Thanks for including that chart. While I fully understand that Mr. Langdon had far more knowledge and experience than I do, I have found that grading chart to be confusing each time that I have looked at it over the years.

As I previously indicated, the TH350 and 3 speed manual transmissions have very similar gear ratios. It is also my understanding that an automatic transmission requires more engine power than a manual transmission does. With that said, I haven't been able to get a clear understanding of the grading process that was used for this graph.

When comparing the TH350 to the 3 speed manual with a 2.54 first gear, I would expect that the grades would be similar and most likely would always favor the manual transmission because of the parasitic power loss of the automatic. However, according to the chart, with a 4.11 rear ratio the manual scores a C+ vs the automatic's C-. Even more surprising is that with a 3.55 rear gear, the manual actually scores lower than the 4.11 gear by obtaining a C- in comparison to the automatic's score of a B-. That is a full letter grade of difference. According to the way I was graded in school, that approximately a 15% difference in scoring criteria. The only thing that I would think my create that difference is the need to slip the clutch in 1st gear, but there are plenty of people who have changed their 49-54 Chevy to 3.55 gears without needing to excessively slip the clutch to get moving.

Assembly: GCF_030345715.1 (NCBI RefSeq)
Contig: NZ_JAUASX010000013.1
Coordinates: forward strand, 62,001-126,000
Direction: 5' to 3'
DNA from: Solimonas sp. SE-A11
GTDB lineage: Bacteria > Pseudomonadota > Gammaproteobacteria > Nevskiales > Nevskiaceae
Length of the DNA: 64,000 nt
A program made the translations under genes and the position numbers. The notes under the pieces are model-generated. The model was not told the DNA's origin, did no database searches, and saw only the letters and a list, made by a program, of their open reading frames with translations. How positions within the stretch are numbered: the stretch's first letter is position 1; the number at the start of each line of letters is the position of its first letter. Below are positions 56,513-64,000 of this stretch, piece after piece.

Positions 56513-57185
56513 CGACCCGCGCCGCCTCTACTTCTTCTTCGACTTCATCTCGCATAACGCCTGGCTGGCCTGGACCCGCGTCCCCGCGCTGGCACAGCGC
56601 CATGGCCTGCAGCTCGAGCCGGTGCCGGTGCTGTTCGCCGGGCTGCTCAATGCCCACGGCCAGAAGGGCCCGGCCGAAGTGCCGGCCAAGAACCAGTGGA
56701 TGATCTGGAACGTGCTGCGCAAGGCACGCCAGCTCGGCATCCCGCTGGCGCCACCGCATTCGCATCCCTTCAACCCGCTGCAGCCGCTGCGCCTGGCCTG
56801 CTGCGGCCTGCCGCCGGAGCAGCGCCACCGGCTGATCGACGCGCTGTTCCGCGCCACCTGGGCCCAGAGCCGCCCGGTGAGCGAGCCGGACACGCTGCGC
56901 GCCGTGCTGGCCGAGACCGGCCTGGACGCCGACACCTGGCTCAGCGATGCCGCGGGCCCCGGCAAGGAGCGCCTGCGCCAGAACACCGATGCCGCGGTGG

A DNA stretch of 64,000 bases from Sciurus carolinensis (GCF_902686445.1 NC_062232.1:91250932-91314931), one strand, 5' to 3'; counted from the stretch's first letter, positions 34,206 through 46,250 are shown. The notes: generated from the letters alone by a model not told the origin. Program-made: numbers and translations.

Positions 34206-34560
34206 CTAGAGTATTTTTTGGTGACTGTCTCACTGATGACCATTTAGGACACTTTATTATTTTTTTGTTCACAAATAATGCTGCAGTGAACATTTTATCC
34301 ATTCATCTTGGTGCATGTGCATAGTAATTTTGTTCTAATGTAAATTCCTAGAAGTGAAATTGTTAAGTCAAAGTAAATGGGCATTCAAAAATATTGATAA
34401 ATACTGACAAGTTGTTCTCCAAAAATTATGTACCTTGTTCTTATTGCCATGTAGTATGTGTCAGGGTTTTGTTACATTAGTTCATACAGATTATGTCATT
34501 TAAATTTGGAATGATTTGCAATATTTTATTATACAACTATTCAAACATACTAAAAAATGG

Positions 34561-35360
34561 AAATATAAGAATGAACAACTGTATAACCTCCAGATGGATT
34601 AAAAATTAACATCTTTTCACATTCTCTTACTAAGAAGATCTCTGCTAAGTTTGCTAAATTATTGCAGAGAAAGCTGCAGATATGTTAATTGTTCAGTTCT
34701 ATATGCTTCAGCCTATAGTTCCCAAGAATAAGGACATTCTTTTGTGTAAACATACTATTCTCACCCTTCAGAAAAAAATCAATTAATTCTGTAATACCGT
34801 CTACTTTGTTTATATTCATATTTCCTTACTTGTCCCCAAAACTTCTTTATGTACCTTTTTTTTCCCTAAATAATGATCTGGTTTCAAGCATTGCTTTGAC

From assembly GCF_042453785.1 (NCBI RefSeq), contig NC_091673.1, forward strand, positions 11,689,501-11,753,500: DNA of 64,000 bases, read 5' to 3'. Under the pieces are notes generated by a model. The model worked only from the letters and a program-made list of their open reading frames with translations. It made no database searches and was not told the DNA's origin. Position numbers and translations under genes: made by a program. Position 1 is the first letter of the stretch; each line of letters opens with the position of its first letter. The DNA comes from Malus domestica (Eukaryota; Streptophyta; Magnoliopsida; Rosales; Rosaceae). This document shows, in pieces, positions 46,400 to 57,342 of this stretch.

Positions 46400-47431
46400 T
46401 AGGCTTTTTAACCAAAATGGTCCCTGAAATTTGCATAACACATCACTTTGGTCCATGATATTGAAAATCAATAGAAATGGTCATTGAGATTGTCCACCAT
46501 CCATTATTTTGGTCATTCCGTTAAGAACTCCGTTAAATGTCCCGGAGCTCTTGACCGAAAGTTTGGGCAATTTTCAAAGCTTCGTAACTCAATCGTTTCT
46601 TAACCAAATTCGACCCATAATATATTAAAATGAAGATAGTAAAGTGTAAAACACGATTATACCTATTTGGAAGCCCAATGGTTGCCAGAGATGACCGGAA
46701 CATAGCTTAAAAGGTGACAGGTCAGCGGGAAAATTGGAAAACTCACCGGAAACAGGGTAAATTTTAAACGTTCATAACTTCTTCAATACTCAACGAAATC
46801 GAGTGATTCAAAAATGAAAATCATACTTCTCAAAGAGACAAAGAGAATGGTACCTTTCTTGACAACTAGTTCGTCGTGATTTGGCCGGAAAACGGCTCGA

To answer Drew's comment earlier, even though I find the chart confusing, a drivetrain choice that scored a B- sure seems to be much friendlier when compared to the factory original D-.


Kael




 
100fires 
Poster
Posts: 97
100fires
Loc: Santa Fe Springs, Ca
Reg: 04-15-15
11-12-19 04:08 PM - Post#2780065    
    In response to KaelFarmer

If he does not answer leave him a message, he will call you back. I found him very knowledgeable and he machines all his own stuff. He does not have a website, I think because he is older and it a one man business.

When I bought my adapter from him he was willing to sit on the phone answering all the questions I had and he sent out written instructions on what I had to do to install the adapter. I highly recommend his part.

As for it fitting a 235, I put it on a 261 but the blocks are the same from everything I have read. The differences are with. The internals.

Hope it helps